Money in politics and its corrosive political gridlock
Money has always been important in political campaigns, but now huge money donations come from international or globalist corporations, and most congressional legislation is no longer benefiting the nation or the average American.
There are political action committees or PACs, dark money, and non-profit educational corporations doing the ideological bidding of candidates. Even with money transparency laws for all political contributions and strict limits on campaign financing, money from independent groups will always find a way to support incumbents in direct and indirect ways.
It is no secret that a majority of politicians often spend more than half their time soliciting campaign funds for the next election. Changing this reality is really mission almost impossible.
To put it bluntly, the political system is rigged on the national and local levels. The duopoly of Democrats and Republicans reigns supreme, and any hope of a third party gaining popularity is highly improbable. Only about 10% of congressional elections are marginally competitive, with all mostly favoring incumbents, with about 90% of the money collected going to them.
It all begins in the primaries, where only about 20% of registered voters determine whether the incumbent will continue in power or be replaced by a rare upstart who has many unfair procedural rules to follow, all favoring the incumbent. Because of the near collapse of the establishment media's investigative reporting, calling out false attack ads and pointing out political corruption are becoming a lost art with little hope that political money corruption will surface in the foreseeable future.
Neal Simon, an unsuccessful independent Senate candidate in Maryland, has detailed how broken the political system is in his book Contract to Unite America: Ten Reforms to Reclaim Our Republic. He offers some ten ways to make the system more responsive to the American public. Simon has done a good job outlining what should be done and what probably won't be done in all fifty states at both the national and local levels.
It is very easy to become cynical and say nothing substantive can be done to improve U.S. politics.
At your peril, ignore politics, and hope it won't get much worse and result in a tyranny of corporate oligarchs and one-party rule. If you are an optimist and hope to make a political difference someday, then here are four excerpts of what Simon advocates to return some power back to American voters who historically and presently feel disenfranchised.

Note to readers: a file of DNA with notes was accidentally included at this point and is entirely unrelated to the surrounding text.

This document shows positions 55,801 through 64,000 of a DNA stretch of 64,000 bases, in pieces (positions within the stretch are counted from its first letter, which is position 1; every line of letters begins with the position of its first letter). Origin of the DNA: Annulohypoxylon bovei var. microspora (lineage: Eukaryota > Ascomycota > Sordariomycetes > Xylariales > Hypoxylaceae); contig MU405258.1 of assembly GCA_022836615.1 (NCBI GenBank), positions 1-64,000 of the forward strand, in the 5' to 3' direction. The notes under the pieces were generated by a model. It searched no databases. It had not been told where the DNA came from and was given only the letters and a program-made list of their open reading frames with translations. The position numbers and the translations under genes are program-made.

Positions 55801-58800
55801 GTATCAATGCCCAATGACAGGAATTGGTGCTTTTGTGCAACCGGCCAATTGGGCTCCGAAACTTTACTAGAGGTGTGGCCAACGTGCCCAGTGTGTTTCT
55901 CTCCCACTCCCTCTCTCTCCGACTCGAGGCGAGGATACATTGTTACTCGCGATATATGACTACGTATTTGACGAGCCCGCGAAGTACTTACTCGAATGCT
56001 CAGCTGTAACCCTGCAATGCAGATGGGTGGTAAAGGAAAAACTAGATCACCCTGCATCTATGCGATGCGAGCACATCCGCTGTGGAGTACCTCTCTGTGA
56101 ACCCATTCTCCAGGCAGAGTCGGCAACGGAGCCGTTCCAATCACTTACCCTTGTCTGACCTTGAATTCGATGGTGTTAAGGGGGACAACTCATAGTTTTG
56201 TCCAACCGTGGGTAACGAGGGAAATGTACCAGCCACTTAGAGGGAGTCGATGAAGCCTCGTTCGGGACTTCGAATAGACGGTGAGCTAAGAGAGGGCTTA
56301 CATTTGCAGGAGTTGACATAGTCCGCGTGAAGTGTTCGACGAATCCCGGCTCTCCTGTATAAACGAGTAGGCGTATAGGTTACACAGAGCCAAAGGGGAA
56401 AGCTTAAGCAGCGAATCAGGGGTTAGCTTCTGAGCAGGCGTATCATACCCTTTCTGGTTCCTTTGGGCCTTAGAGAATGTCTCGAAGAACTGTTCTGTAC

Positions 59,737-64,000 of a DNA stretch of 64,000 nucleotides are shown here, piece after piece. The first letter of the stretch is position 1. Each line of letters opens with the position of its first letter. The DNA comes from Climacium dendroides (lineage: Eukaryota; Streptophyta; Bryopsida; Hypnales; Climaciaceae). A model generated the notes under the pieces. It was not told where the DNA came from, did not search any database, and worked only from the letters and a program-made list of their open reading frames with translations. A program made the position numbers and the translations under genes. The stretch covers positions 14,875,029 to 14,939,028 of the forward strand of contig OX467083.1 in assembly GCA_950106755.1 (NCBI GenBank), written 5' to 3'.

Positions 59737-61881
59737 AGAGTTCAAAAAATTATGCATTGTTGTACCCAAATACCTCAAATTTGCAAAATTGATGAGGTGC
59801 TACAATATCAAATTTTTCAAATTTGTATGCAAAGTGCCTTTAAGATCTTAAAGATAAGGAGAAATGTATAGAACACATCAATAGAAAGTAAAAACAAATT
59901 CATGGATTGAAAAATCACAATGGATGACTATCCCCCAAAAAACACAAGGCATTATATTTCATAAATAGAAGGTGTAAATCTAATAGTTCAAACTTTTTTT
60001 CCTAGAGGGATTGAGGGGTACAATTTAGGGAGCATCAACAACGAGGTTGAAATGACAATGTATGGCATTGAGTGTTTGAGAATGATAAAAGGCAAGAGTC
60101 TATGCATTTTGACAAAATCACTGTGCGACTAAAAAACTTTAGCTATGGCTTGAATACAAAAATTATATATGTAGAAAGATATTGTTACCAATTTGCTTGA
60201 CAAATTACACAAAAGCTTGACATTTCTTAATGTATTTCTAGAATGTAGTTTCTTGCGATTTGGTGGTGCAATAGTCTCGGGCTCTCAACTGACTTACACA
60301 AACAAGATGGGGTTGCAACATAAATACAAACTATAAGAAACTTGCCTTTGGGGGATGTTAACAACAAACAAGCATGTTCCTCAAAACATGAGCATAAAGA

On the national level, a constitutional amendment to make term limits a reality. Two terms for senators and three for congressmen. This is an attempt to eliminate career politicians and somewhat reduce the incumbent campaign contributions necessary for political office.
On the national level, a campaign transparency act to reveal the donors of contributions of $100 or more and distinguishing between corporate and individual contributions. Perhaps this is the most important change needed because if you can follow the money, then it is often possible to publicly pinpoint the source of corruption and then take measures against this corruption.
On the national, which is actually local, level, civics education should become mandatory in all high schools so citizens are aware of what the Constitution says and what legal rights they have in the country.
On the local level, open primaries for all candidates along with a reduction in the number of ballot signatures to not more than 5,000 necessary to get on the voting roll.
On the local level, a politically unbiased drawing of congressional districts, although this is a difficult thing to legislate since independent commissions are often not truly independent and unbiased.
We must realize that if we can't get out of political gridlock, the American democratic republic will no longer be the gold standard for the constitutions of other countries in the world. Not only do we lack moral leadership in the world, but our political system is becoming a laughingstock of the world. Congressional gridlock and an addiction to deficit spending are rapidly plunging the economy into an abyss.
Current politics is largely a circus where most politicians sell their souls to the highest bidder.
I look at vehicle traffic with accidents a relative rarity, most riding relatively new cars, store shelves and Amazon filled with many products to buy. I look at humans going through self-check registers and standing in line — are all signs of civility. Basically everywhere that I go, I see orderly public behavior. I still have hope in the American people and know they will come through any crisis that may befall the nation. Life is good for me, and people are more resilient than we give them credit for. I recharge with much optimism for America every time I take a break from politics and go into public places.
Yes, I, fortunately, don't live in a crime-ridden urban poverty hellhole, but neither do most Americans. So nationwide, most Americans are doing just fine and have survived the pandemic without starving.
The political system is largely split, with much money corruption, but I am thankful that there are still some good people out there advocating reasonable reforms to a dysfunctional divided political system.
Image: Pixabay, Pixabay License.
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